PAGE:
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Bison gores California woman at Yellowstone

(THIS ARTICLE IS COURTESY OF FOX NEWS)

 

Bison gores California woman at Yellowstone National Park, officials say

A California woman was gored by a bison in Yellowstone National Park on Wednesday, park officials said.

Kim Hancock, 59, of Santa Rosa, was in a crowd of people walking along a boardwalk at Fountain Paint Pot in the Lower Geyser Basin when the attack occurred, according to a statement from Yellowstone.

People in the crowd got increasingly close to the animal, according to park officials, saying “at one point, people were closer than 15 feet from the bison.” The statement noted that people should keep a distance of roughly 75 feet at least from certain animals including bison and elk, and stay even further away from bears and wolves.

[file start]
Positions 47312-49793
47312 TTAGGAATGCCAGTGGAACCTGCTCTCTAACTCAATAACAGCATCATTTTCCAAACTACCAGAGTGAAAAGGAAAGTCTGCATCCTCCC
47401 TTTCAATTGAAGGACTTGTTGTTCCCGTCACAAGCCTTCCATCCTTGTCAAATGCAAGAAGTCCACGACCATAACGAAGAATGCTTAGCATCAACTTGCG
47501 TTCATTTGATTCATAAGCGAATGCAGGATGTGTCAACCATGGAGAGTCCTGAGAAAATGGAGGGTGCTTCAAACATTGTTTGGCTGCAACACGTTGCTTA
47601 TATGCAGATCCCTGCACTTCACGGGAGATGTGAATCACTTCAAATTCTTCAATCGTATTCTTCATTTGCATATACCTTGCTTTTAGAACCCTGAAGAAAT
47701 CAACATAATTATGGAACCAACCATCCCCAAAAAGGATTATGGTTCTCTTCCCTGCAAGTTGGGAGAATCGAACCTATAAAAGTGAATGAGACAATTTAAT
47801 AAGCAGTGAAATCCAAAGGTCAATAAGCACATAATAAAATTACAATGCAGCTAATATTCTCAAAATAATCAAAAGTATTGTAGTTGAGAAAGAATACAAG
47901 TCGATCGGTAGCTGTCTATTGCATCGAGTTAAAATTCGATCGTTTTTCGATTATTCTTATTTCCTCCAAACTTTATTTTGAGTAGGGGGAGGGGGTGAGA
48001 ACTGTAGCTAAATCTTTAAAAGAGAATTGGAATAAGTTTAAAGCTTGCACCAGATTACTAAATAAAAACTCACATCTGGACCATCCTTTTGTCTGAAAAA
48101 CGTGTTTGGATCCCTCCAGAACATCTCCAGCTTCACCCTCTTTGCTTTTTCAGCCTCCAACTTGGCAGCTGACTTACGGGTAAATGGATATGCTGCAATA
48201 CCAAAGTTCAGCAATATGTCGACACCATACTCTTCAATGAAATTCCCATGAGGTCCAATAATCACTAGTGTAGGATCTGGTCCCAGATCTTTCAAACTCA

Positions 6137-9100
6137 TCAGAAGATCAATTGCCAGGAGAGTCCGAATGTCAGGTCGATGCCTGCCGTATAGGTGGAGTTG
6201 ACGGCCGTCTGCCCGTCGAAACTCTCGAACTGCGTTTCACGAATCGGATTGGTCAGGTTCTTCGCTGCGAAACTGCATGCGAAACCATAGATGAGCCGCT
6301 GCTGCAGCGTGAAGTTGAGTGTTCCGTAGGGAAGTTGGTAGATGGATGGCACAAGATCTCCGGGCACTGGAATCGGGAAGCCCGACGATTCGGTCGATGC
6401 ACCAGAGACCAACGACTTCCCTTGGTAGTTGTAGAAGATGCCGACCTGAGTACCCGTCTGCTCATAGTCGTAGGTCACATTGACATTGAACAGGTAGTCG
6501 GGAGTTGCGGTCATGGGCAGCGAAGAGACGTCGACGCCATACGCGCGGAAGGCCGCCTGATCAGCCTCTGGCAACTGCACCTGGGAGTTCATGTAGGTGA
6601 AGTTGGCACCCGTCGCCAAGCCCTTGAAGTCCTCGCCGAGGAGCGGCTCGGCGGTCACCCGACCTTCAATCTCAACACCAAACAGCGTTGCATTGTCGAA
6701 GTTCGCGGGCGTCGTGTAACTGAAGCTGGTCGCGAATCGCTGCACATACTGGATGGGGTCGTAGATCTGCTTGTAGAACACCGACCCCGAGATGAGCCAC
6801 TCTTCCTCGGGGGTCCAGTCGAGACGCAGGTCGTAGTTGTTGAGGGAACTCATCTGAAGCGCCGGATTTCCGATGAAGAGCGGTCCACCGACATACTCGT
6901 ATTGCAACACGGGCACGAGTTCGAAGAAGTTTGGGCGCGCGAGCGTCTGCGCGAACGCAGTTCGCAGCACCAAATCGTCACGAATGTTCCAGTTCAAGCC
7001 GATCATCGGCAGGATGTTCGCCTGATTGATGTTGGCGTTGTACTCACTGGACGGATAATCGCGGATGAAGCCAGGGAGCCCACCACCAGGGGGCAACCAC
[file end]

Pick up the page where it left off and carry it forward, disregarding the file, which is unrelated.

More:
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“When it crossed the boardwalk, the bison became agitated and charged the crowd, goring Hancock,” park officials said, adding that the animal left the vicinity right after.

Hancock was wounded in her hip and brought to a Montana hospital “in good condition,” officials said. An investigation is underway.

The incident comes on the heels of two elk attacks earlier this month, Yellowstone officials previously said. Two women were attacked by elk in separate incidents, one on Sunday and another on Tuesday, near the Mammoth Hot Springs Hotel, according to officials who also said it wasn’t clear whether the same animal was involved in both encounters.

WYOMING APPROVES FIRST YELLOWSTONE-AREA GRIZZLY BEAR HUNT IN 44 YEARS, BACKLASH ERUPTS

Wednesday’s bison attack is the second time a park visitor has been wounded by the breed this year, officials said, noting that “in a little over a month, four people have been injured by wildlife in Yellowstone.”

In early May, a bison rammed and slightly injured a woman in Yellowstone, officials said at the time.

Fox News’ Shira Bush and The Associated Press contributed to this report.